Chief Oil & Gas Pays $180K Fine for Spilling Oil and Overfilling a Wastewater Pit

The Pennsylvania Department of Environmental Protection assessed a $180,000 fine against Chief Oil & Gas after Chief failed to report the spillage of “a small number of gallons” of oil at a drill site, and because they came close to overflowing a fracking wastewater pit, back in June 2010.

Chief Oil & Gas LLC has paid a $180,000 civil penalty for failing to report a hydraulic oil spill and a waste pit liner violation at a Marcellus Shale gas well in Jefferson, Somerset County, a year ago.

A surprise state Department of Environmental Protection inspection on June 10, 2010, found evidence that an undetermined amount of hydraulic oil — used in drilling machinery and not to be confused with hydraulic fracking fluid — had been discharged onto the ground and that a waste pit was close to overflowing, according to Kevin Sunday, a department spokesman. Drilling companies must report such spills to the DEP because they are classified as residual waste.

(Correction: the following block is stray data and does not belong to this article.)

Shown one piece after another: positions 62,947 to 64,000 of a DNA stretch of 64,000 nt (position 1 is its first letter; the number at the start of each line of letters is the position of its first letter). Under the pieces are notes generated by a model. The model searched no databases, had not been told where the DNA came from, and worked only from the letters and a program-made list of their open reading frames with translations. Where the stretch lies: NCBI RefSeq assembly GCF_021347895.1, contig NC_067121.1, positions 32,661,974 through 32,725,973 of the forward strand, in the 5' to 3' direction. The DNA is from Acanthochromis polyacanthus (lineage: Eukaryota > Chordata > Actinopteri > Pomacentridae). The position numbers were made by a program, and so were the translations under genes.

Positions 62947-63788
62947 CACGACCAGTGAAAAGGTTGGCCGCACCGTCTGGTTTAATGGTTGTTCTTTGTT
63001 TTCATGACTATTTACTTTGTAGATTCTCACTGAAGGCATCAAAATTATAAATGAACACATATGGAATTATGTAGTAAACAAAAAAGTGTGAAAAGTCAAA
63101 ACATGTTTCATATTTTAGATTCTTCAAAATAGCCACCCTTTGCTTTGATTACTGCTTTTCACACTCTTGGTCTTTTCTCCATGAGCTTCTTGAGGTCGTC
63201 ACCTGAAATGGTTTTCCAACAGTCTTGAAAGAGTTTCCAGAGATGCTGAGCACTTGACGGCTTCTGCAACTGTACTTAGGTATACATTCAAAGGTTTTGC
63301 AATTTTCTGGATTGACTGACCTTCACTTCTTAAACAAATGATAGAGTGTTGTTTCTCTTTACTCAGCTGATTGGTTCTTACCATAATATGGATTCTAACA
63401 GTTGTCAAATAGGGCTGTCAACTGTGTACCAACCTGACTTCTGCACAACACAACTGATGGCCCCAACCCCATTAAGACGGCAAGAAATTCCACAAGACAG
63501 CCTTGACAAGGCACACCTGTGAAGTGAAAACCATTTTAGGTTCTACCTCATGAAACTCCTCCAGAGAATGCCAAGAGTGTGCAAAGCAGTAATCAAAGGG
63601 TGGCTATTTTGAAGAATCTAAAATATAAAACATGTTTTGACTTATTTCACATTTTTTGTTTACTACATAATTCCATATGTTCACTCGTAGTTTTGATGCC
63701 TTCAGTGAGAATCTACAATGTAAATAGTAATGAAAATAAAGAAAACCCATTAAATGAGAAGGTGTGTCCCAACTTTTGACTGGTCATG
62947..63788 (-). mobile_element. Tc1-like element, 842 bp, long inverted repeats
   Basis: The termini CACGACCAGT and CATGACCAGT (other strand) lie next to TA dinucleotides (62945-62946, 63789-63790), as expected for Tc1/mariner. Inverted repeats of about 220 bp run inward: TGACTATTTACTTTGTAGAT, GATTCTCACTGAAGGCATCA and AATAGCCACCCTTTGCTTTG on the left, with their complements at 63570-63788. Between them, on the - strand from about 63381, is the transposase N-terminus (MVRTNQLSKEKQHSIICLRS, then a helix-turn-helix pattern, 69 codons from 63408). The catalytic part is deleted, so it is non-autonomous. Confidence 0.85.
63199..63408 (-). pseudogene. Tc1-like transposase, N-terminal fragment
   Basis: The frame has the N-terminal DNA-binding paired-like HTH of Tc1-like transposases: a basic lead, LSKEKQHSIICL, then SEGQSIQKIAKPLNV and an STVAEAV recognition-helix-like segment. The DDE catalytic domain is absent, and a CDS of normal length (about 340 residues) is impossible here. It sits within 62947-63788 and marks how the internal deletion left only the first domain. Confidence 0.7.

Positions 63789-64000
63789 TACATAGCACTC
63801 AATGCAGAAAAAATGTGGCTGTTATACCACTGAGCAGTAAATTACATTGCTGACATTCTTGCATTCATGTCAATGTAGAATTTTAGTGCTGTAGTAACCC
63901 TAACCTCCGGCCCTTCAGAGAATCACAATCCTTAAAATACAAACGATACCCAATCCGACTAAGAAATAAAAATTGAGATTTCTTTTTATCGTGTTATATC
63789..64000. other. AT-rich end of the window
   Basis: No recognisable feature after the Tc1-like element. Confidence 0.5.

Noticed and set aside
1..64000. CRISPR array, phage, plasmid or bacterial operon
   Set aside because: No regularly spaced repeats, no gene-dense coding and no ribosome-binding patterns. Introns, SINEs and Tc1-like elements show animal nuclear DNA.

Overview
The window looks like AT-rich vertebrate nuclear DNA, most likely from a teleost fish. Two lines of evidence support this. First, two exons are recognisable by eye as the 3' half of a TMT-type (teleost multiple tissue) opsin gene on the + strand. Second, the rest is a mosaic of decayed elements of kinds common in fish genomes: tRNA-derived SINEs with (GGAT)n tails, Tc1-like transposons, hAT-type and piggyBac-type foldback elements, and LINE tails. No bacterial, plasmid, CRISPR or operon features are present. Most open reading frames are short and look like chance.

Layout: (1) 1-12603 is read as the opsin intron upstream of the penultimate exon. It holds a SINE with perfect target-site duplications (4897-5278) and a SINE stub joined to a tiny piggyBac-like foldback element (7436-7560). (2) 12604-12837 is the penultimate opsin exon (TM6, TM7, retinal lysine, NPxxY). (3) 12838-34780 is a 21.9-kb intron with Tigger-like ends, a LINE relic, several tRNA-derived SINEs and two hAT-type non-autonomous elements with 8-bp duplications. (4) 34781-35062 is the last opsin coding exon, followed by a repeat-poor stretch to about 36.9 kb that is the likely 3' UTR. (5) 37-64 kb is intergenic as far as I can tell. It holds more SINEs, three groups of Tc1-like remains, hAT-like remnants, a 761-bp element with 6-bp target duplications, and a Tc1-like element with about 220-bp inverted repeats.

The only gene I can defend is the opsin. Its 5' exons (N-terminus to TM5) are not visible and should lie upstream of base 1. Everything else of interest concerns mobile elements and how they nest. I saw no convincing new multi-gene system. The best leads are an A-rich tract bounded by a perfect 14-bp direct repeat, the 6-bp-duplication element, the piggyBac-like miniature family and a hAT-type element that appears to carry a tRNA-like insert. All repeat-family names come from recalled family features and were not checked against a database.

Chief had completed drilling and hydraulic fracturing and capped the well in March 2010. Mr. Sunday said the company was charged with violations of the state Oil and Gas Act, the Clean Streams Law and the Solid Waste Management Act.

"The penalty amount took into account a number of factors, including the operator’s history, its response and the real and potential impacts to the environment," Mr. Sunday said. He noted, however, that it was the first penalty against Chief for failure to report unauthorized discharge of residual waste.*

*Pittsburgh Post-Gazette (Jun 29, 2011) – Drilling firm pays $180,000 for hydraulic oil spill

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